Helen Hamlyn Foundation
Despite the implicit promise of digital technology to make our lives simpler and easier, there is a crisis afoot for the growing, older population. Although many household appliances are easily acquired, these same products are inherently difficult to manage and maintain over time; what was once purchased as a convenience has potential to become a burden in later life. As we age, we become less likely to navigate the conditions that shops and manufacturers require of youthful consumers. This puts the ageing population in an unfortunate position – abandoned at the exact moment when they need better products, increased assistance and servicing. Alienated by the speed of change in trade, manufacturing and technology, older consumers would benefit from a revolutionary domestic independence: the Amazin Apartment.
Amazin Apartment, designed by Future Facility, creates the experience of heightened domestic simplicity, where appliances are reduced to their most essential interface and all anxiety about their operation and maintenance is removed. In the installation, three segments of a typical Amazin wall have been created to demonstrate the visual and functional differences between the apartment and service sides. For example the washer/dryer has a single button with one setting, not endless interfaces. It is positioned at standing height, with a shelf below, to avoid the need for bending down. The back side of the walls house the Amazin Service corridor, organised like an advanced warehouse, so that goods and services can be passed through, historically analysed and replaced as needed with minimal impact on the Apartment, allowing staff to repair or replace an appliance should it break – all without staff entering the apartment.
2010 (not in production)
When it comes to hair styling, the styling of the hairdryer itself is usually an afterthought, its design having remained curiously static over the years. To redress this, Wallpaper asked Industrial Facility to rethink the ubiquitous blow-drying tool and to examine all its familiar workings. Looking at how the object fits into a room or cupboard, the studio focused on added functionality and the storage of the cable. The Dryerhair incorporated a translucent cavity into which the cable neatly coiled when not in use, with the plug doubling as a lid. The switch, meanwhile, was tucked out of sight in the base of the handle.
2008 (not in production)
Cantilever was an electronic piano that used the qualities of synthetic material and minimal presence to counter any perception of inferiority in digital sound output, compared with the classical string piano. It represented a new typology that brought the electronic piano into modernity. Cantilever's two simple volumes could only be achieved with electronic components, and created a new type of form that started to give pride back to this type of product. Functionally, the top surface could be gently pushed back to reveal the piano keys, with the 89th key serving as a remote control for playback and navigation.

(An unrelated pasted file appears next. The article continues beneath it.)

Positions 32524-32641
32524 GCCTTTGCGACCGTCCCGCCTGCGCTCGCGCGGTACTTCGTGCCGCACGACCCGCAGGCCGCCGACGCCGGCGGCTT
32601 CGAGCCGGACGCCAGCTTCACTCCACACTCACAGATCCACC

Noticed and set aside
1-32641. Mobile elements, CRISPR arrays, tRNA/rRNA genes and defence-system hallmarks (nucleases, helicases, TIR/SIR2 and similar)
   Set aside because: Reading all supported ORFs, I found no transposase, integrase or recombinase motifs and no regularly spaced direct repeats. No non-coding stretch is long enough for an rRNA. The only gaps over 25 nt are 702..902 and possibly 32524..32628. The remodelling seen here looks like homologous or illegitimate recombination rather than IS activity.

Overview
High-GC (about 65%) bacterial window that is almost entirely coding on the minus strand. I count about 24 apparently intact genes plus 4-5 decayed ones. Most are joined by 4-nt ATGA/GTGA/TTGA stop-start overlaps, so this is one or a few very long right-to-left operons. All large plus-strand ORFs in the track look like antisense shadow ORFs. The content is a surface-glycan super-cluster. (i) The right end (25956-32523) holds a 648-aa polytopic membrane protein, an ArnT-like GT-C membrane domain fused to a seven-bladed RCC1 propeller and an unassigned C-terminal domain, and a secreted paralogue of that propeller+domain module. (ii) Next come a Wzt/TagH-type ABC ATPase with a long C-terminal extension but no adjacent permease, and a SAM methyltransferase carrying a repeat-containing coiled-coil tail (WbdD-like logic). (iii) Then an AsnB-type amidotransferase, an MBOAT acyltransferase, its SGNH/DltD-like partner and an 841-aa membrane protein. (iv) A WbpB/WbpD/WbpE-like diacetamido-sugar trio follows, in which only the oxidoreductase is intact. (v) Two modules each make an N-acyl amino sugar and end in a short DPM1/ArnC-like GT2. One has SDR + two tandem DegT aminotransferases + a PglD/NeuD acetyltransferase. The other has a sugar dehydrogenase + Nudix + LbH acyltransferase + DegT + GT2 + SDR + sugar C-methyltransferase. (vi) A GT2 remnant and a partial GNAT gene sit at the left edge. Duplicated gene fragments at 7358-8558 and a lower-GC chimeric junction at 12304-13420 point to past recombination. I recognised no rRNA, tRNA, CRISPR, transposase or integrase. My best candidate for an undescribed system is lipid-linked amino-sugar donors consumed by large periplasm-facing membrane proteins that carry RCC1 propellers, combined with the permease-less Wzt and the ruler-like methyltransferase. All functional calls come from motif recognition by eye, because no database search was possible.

The challenge in Industrial Facility's eyes was to strip away all metaphor and iconography that had previously plagued this type of product, and to create a digital piano on its own merits. The image of a faux grand piano was removed. What you were left with is the space to create something monumental on a digital level. Piano-ness was achieved not with image, but with feeling. Shortly after its public release Yamaha retreated from its development due to economic conditions.
Salone Internationale del Mobile, Milan, 2008
An opportunity arose at Muji, to investigate an affordable small capacity coffee maker that would involve a stainless steel insulated pot, made possible by a new relationship with Toshiba. With the help of Kazushige Miyake who had a sound knowledge of the principles of coffee machine manufacture, we proposed a cylindrical tower, purposefully ignoring existing componentry, and instead being informed by the landscape of use, namely the kitchen. A cylinder meant that it could rightly sit in a corner or on a central counter, resembling the types of items already found in a kitchen.
The design was presented as a simple cardboard tube to explain its concept. It was accepted on the spot. This was followed with proposals for all of the mechanics, water filtration, and in particular, a concept for ‘wrapping’ the water resorvoir around the coffee filter. The design went on to become one of Muji’s most popular products with its customers, and continues to be in production with minor improvements made in 2010.
IF Hannover Gold Award, 2007
Love & Money, Ozone Gallery, Tokyo, 2006
Some Recent Projects, Design Museum London, 2009
Design East, Osaka, 2010
2006 — 2010
Cooling fans are one of those objects that often find themselves in the middle of a room – where all sides are seen. And it is clearly apparent that with most of these types of products, as soon as they are introduced into a room, the feeling or atmosphere becomes sad and unfortunate. To stem this problem as much attention was paid to the back of the product, as to the front. Under significant component constraints, much of the design work was a process of careful negotiation with engineers, to ensure that the principles of simplicity important to Muji were maintained – for instance the fan motor and gear system had to be re-configured so as to obtain a perfectly smooth cylinder, expressing the force of a motor, reminiscent to a jet engine.
The remote control rested in the base when not in use, similar to a puzzle piece. Adjustable heights from 84cm to 104cm, with control settings for speed, direction and rhythm – a function that modulated air flow similar to a breeze.
The design proved to be a best seller for Muji and it allowed them to invest in a smaller version, that was added to the range in 2008.
IF Hannover Award, 2007
Some Recent Projects, Design Museum London, 2008